Steely Dan is widely recognized as a leading American jazz-rock band with sales of over 40 million albums worldwide. This study examines the distinctive approach to stylistic borrowing and juxtaposition evident in the band's performances and integral to the songwriting of core band members Walter Becker and Donald Fagen. With examples selected from the band's many hit songs in the 1970s as well as their meticulous studio compositions from 2000-2003, the paper explores how Steely Dan's music is broadly ironic it its approach to musical genre, strategically positioning gestures laden with cultural meaning to create oppositions of expression and syntax that result in the projection of musical irony.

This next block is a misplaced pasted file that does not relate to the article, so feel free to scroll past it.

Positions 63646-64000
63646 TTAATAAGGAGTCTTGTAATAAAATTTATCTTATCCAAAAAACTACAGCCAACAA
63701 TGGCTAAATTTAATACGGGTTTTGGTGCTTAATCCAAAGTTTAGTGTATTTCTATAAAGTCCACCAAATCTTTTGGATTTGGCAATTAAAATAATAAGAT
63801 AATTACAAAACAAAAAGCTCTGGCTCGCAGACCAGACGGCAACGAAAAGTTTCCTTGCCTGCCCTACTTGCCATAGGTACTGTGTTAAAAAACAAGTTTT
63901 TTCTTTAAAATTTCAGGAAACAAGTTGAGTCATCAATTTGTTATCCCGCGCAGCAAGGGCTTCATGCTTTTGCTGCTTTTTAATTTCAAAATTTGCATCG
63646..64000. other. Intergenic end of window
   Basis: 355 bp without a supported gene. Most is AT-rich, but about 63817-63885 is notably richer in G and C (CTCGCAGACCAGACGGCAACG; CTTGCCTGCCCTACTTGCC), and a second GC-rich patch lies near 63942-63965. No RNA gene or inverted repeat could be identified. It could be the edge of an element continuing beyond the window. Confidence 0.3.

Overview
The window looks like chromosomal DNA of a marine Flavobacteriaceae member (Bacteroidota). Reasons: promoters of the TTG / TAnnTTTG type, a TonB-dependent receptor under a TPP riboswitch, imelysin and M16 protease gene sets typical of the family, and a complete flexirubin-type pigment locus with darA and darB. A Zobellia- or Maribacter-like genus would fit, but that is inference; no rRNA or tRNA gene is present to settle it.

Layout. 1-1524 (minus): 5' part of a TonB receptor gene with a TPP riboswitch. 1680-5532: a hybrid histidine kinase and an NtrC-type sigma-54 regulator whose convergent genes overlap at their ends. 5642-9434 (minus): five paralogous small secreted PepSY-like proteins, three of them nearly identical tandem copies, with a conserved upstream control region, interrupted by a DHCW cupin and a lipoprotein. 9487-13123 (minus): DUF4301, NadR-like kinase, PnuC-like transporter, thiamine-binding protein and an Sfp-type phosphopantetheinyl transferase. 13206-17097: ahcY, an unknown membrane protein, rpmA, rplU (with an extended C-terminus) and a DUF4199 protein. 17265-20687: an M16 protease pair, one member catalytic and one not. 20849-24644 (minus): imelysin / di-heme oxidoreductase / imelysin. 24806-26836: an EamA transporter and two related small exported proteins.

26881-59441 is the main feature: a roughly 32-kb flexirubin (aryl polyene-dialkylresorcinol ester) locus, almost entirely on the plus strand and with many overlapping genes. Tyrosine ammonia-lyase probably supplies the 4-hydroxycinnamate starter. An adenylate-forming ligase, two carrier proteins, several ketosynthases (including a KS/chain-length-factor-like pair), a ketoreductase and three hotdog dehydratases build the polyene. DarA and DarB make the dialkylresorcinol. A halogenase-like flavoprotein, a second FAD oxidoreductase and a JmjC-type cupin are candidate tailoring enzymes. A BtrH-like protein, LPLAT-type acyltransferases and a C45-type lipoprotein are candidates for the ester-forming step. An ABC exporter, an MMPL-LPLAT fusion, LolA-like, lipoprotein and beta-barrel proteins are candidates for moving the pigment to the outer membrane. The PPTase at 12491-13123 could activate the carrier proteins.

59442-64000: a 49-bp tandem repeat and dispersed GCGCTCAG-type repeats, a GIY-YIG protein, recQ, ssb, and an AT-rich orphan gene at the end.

Building upon previous investigations of melodic/harmonic conflict that have been called "the melodic-harmonic divorce in rock," this study examines Steely Dan's strategic juxtaposition of material projecting different and even conflicting gestural, topical, and structural implications. The music of Steely Dan has received previous analytical attention that has focused on its jazz-influenced harmonic complexity and sophistication. This study shows through a close examination of musical gesture how Becker and Fagen juxtapose stylistically divergent elements that resonate with jazz traditions and support an ironic edge in their music, while steadfastly maintaining an authentic grounding in pentatonic-based rock. As an interpretation of topical discourse in Steely Dan's music, the paper explores how musical topics interact with lyrics in an unfolding narrative that dialogues with the past, tests boundaries, and ironically challenges an imagined nostalgia.